Express News Service
Mangal Chand Pandya believes that a family that travels together stays together. In 1993, this devout Jain from Hyderabad announced his desire to sponsor a pilgrimage to Shri Sammed Shikar Ji in Jharkhand for 51 couples. But he died the same year. Twenty-nine years later, his sons fulfilled his father’s dream by taking 450 Jains to the holy site.
It is customary for Jain patriarchs to mobilise extended family for such trips since they believe it promotes togetherness and harmony. Located on Parasnath Hill, the highest mountain in the state, it is here that 20 of the 24 Jain Tirthankaras attained moksha.
The late Pandya’s six sons—Narender, Mahender, Rajender, Pawan, Padam and Dilip—were ecstatic about mobilising 450 of their family to take the mega pilgrimage. Lokender Jain, a food and travel blogger from Hyderabad, who was a part of the trip, also its spokesperson, shares, “Planning began a year ago. Pilgrimage passports were handed to the guests a day before we set out. There were 21 event managers taking care of everything.” The pilgrimage costs about `1 crore and the age group was from six months to 82 years old. “Almost 80 percent of the 450 pilgrims were related by blood,” say Jain.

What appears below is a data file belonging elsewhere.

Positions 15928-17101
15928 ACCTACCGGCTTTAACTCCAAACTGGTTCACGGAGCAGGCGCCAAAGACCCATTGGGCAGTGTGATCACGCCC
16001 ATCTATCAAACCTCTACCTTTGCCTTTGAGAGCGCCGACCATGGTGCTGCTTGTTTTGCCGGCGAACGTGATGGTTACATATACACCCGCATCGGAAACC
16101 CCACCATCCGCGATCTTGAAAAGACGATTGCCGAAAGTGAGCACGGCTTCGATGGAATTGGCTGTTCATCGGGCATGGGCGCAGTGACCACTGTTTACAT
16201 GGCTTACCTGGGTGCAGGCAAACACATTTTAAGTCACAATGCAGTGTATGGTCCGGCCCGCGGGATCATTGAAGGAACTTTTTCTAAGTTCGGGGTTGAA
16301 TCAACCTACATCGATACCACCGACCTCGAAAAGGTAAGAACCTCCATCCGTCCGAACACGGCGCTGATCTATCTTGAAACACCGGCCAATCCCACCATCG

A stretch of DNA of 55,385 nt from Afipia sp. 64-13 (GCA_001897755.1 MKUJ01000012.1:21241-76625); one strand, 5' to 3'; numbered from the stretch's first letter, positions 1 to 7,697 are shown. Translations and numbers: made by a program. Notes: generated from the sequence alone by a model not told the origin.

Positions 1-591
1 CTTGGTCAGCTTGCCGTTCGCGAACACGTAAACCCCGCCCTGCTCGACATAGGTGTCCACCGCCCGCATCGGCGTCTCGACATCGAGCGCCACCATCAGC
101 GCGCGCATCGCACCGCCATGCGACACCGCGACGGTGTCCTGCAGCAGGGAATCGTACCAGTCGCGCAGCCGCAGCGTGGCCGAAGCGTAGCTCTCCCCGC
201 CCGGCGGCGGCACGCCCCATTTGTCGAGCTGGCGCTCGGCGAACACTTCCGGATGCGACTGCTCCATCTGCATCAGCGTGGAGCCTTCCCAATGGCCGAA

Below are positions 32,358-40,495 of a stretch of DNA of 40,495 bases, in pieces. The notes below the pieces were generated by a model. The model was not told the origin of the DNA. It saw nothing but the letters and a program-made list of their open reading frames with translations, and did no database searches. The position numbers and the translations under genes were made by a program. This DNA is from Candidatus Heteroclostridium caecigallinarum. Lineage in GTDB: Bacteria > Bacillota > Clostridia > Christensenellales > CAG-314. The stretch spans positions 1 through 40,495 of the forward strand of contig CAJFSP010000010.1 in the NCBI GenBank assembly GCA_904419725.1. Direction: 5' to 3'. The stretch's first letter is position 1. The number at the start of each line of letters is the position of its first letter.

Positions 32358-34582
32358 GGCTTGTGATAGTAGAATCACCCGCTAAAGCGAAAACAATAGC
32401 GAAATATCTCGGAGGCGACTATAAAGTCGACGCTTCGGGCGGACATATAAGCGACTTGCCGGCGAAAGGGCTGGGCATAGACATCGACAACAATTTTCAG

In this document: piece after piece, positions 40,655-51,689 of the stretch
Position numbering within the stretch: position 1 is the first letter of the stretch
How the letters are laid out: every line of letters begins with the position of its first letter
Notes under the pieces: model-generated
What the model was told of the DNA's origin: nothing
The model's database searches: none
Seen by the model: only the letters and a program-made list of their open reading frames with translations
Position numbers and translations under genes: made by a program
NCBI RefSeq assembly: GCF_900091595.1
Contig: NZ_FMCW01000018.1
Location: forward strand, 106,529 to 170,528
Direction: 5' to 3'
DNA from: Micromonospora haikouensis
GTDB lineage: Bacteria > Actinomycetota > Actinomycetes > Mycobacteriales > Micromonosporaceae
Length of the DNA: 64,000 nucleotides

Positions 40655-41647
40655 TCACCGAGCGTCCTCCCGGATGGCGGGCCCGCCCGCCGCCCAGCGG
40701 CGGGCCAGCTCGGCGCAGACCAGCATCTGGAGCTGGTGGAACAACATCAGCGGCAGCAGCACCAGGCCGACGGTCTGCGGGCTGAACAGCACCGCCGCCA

Every couple in the tour was allotted a unique identification number. The train journey from Secunderabad to Dhanbad, the nearest railhead, took around 30 hours. It was a spectacular trip—the onward journey to the temple was in a convoy of 50 SUVs. Upon arrival, the couples were allotted separate rooms in the Dharamshala. “We gave out two sets of traditional Jain pooja attires—a one-piece white dhoti and dupatta for the men, and an ochre-coloured saree for the women,” says Padam Pandya, one of the siblings who organised the trip.
For five days, the pilgrims participated in poojas, bhajans, community meals and more. The food was traditional Jaini food without onions and garlic. The most memorable moment of the trip? “A comedy of errors due to same first names and second names,” shares Pandya. “When everyone ‘Jains’ in, there is bound to be confusion,” he laughs. Will they conduct more such trips? “We want to make it an annual ritual and hope that God gives us the wherewithal to make it bigger and better,” the siblings say in unison.